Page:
Considerable research attention has been devoted to low-income mothers disconnected from both work and welfare. This body of work has rarely highlighted disconnected mothers' roles as parents and has remained virtually silent about the experiences and well-being of their children. This paper synthesizes research findings to show that many of the circumstances disconnected mothers face pose major risks to children's development and potentially serious consequences for children. We describe potential interventions to help disconnected families by increasing and stabilizing family income, enhancing parenting skills, supporting children directly, and reaching out to disconnected mothers who are not citizens. (author abstract)

  • Individual Author: Butler, Sandra
    Reference Type: Report
    Year: 2013

    In 2011 the Maine legislature established a 60-month lifetime limit on the length of time that poor families with children could receive help from the Temporary Assistance for Needy Families (TANF) Program. The time limit was implemented as of June 2012. During the next four and one-half months more than 1,500 families, including an estimated 2,700 children, lost this assistance.

    Sandra Butler, a professor of Social Work at the University of Maine with over twenty years of experience in research related to low-income Maine families, conducted a study of the impact of this time limit on the first wave of families to lose their TANF assistance. This work, which included both a survey and personal interviews with a sample of affected families, was commissioned by Maine Equal Justice Partners.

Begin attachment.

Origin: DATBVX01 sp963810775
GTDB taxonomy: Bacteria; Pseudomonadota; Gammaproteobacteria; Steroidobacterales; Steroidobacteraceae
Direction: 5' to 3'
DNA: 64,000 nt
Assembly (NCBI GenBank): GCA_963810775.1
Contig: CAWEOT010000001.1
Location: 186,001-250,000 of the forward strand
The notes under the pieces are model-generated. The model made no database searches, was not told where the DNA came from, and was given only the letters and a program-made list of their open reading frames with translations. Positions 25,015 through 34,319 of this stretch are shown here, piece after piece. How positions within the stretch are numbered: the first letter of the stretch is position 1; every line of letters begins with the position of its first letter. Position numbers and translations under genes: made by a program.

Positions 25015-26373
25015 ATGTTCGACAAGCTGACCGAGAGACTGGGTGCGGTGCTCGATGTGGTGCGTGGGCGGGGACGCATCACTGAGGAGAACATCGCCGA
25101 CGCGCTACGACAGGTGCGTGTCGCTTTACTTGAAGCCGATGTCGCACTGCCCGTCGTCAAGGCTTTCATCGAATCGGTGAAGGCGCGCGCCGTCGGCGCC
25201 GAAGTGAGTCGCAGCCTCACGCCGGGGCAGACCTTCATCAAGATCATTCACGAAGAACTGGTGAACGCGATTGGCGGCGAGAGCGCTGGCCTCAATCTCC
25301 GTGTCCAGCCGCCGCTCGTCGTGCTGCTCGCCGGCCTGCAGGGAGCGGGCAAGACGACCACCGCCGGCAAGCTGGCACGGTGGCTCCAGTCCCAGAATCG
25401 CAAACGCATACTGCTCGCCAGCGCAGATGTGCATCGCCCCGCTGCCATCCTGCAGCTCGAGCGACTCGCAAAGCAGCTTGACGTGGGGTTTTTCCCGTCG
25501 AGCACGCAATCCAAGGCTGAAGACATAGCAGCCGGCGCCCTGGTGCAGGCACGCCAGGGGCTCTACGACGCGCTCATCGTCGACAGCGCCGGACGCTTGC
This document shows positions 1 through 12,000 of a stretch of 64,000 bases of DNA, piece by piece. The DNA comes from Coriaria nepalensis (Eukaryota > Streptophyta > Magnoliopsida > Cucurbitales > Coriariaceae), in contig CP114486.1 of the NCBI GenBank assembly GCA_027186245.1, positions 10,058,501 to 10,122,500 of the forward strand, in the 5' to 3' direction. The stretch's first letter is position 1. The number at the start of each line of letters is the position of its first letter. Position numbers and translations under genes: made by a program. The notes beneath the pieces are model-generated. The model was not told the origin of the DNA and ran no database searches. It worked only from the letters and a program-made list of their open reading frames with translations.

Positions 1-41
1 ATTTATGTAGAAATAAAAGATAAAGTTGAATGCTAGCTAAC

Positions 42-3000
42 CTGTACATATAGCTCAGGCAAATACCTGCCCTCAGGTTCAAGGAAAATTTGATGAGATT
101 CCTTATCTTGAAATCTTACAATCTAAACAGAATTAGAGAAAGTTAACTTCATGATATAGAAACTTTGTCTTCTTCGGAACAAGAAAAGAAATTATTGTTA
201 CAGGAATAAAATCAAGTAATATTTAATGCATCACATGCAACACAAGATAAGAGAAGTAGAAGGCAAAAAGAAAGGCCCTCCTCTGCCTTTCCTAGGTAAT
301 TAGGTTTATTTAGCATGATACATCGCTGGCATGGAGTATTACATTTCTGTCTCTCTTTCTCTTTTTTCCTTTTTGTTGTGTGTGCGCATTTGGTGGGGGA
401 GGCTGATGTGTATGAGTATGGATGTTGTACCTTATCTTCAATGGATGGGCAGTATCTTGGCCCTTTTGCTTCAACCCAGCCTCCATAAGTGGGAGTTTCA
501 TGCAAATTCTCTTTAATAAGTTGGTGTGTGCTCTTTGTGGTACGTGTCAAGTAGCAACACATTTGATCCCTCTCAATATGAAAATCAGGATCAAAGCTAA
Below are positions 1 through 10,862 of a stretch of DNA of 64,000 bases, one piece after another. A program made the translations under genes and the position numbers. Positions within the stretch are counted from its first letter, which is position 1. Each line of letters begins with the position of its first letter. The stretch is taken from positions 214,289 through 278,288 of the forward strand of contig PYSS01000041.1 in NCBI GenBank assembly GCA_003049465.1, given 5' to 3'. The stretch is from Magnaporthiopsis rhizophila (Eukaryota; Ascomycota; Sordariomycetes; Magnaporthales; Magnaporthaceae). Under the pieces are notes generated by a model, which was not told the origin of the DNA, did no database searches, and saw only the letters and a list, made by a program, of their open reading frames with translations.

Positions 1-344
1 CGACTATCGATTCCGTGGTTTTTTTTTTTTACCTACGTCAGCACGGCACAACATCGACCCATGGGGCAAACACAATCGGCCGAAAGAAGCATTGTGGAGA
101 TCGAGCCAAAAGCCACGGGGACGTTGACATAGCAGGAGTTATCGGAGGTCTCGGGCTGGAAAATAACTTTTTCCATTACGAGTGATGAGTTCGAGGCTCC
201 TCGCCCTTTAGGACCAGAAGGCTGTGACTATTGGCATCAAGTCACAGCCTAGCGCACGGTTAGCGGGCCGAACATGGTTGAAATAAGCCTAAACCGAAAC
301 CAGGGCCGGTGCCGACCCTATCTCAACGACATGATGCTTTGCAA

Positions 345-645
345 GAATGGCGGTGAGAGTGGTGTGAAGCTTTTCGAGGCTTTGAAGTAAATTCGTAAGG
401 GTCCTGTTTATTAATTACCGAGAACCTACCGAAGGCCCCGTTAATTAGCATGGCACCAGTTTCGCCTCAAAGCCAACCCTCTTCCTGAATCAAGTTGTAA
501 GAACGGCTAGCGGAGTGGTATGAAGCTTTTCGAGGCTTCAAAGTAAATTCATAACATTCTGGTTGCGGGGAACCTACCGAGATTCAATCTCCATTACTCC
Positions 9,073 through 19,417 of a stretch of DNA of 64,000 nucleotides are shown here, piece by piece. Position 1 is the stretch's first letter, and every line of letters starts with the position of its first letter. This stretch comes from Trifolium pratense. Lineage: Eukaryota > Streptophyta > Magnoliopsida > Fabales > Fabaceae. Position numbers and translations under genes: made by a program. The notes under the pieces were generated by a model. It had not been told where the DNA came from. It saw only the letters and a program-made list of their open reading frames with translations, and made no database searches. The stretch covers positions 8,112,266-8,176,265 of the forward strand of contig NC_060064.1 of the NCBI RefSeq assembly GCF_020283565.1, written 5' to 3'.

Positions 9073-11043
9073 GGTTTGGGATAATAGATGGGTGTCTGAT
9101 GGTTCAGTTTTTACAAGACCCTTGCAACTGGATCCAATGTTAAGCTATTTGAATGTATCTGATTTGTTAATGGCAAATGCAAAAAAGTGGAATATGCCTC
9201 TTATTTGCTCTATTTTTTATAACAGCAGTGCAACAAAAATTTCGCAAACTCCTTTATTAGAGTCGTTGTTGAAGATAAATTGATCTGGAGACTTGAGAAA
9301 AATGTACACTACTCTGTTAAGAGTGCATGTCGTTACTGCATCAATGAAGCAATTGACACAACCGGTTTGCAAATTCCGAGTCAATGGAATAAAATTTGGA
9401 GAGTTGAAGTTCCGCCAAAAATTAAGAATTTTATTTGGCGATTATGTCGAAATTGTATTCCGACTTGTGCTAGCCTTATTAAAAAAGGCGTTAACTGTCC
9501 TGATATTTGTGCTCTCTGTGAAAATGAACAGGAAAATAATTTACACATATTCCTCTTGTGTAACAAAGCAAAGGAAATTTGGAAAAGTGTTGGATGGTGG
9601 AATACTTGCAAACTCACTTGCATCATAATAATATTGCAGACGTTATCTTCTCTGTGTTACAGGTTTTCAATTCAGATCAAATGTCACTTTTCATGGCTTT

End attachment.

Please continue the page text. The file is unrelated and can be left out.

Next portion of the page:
The study found that families losing assistance face multiple barriers to work and experience severe hardships as a result of losing TANF assistance due to time limits. Further, the findings indicate a failure by the Department of Health and Human Services (DHHS) to properly...

    In 2011 the Maine legislature established a 60-month lifetime limit on the length of time that poor families with children could receive help from the Temporary Assistance for Needy Families (TANF) Program. The time limit was implemented as of June 2012. During the next four and one-half months more than 1,500 families, including an estimated 2,700 children, lost this assistance.

    Sandra Butler, a professor of Social Work at the University of Maine with over twenty years of experience in research related to low-income Maine families, conducted a study of the impact of this time limit on the first wave of families to lose their TANF assistance. This work, which included both a survey and personal interviews with a sample of affected families, was commissioned by Maine Equal Justice Partners.

    The study found that families losing assistance face multiple barriers to work and experience severe hardships as a result of losing TANF assistance due to time limits. Further, the findings indicate a failure by the Department of Health and Human Services (DHHS) to properly implement key statutory protections in a fair and uniform manner. This survey also raises important questions about the adequacy of services provided to families, particularly those with disabilities, through the ASPIRE program while they are receiving TANF. (author abstract)

  • Individual Author: Ovwigho, Pamela Caudill; Leavitt, Katharine L.; Born, Catherine E.
    Reference Type: Journal Article
    Year: 2003